How many times have we heard of the love/hate relationship between Marketing and Sales? The two entities can sometimes take on an “it’s complicated” relationship status instead of a harmonious one. We’ve all seen the stats saying the number one reason couples fight is due to money and finances. This could be said about Sales and Marketing.
Sales can be yelling to Marketing about generating terrible leads and spending money frivolously. In return, Marketing is yelling back at Sales to get off the computer and start working on closing leads.
So how do we patch up this train-wreck waiting to happen? Let’s start by identifying what makes this relationship complicated in the first place.
Marketing doesn’t do anything to contribute to the bottom line
Marketing doesn’t generate enough leads, and if they do, they are unqualified
Marketing’s job is easy and that they have brainstorming pow-wow sessions all day
Sales is lazy and wastes leads by ignoring them and not following them up
Sales isn’t communicating the company’s value proposition properly
Sales has an easy job and that they have lunch dates and drinks in the afternoon
Just like your typical marriage therapist would say, all these issues stem around communication, trust and collaboration. So in the spirit of Valentine’s Day, here are 3 simple tips on how to get Marketing and Sales “in a relationship” again.
Get Connected – The best way to re-ignite that flame is to get connected again. Whether this involves having marketing listen in on sales calls or having sales contribute to marketing content, opening up the relationship for communication can help fuel alignment.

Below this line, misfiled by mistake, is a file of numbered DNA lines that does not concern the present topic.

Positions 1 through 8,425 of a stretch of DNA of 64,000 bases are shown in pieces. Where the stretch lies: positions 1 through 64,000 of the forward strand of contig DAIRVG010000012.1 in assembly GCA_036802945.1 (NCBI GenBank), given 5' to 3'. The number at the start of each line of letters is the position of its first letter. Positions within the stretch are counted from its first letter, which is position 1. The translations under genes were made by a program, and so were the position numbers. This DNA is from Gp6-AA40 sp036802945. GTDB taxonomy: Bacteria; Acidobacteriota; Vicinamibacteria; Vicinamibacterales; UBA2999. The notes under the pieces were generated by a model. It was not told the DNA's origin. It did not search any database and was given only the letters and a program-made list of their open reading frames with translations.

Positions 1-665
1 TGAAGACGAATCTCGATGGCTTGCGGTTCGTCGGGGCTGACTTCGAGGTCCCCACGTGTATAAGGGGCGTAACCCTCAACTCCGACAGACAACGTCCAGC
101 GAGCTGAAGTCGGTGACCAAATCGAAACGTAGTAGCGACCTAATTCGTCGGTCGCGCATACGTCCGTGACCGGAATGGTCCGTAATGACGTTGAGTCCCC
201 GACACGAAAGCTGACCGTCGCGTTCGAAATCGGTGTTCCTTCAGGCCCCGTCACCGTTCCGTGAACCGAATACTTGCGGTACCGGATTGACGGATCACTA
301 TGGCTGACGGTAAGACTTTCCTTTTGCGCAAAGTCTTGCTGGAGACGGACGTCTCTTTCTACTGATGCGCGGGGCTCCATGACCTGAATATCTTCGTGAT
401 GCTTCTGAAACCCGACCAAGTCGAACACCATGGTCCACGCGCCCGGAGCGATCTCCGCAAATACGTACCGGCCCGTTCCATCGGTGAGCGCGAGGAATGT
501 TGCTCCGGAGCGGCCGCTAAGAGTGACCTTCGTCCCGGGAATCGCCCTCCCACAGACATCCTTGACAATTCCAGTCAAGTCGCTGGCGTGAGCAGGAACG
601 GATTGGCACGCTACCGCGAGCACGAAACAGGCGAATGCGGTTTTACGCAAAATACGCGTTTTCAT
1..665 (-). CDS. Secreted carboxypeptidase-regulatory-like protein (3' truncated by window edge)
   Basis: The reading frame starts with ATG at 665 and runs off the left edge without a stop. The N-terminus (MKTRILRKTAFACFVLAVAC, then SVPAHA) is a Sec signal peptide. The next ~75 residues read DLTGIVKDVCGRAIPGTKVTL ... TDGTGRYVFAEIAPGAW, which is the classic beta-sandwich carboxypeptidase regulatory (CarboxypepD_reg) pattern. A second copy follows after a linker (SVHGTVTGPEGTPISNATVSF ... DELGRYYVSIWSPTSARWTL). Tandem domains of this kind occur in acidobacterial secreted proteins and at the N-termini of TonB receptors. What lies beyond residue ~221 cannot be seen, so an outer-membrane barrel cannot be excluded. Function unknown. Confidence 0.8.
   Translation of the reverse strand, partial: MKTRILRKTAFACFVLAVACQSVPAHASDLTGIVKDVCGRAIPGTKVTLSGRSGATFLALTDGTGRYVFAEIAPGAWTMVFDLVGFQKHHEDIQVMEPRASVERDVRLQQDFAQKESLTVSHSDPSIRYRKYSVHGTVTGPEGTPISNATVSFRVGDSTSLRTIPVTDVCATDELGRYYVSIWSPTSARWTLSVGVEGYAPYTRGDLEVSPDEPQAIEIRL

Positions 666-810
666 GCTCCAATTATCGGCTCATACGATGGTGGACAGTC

Wear New Shoes– Ever heard of “putting yourself in another’s shoes”? Even if only for a day, letting Marketing and Sales walk in one each other’s shoes can give a better understanding of what each party brings to the business. Examples might include sales training sessions for Marketers where a sales call is played out. Another might be to let Sales come up with a strategy to target a specific market.
Set Goals – How do you know your relationship efforts are working? Setting goals that are specific, measurable, attainable, realistic, and timely (SMART) for each team will keep them accountable to each other. A SMART goal might look like this: Marketing will increase new leads by 10% in Q1 and Sales will have a quota of $30,000 set in Q1. This way, nobody blames the other for “not knowing” what’s going on.
It really is possible for Marketing and Sales to go from “it’s complicated” to “in a relationship”. It might be a little awkward at first, like all first dates; but before you know it they’ll be going steady!
About Andrea Patterson
Andrea is a dedicated and creative professional with experience in Marketing, Business Development and Event Management. She focuses on the areas of marketing strategy, communications, online marketing, and customer experience.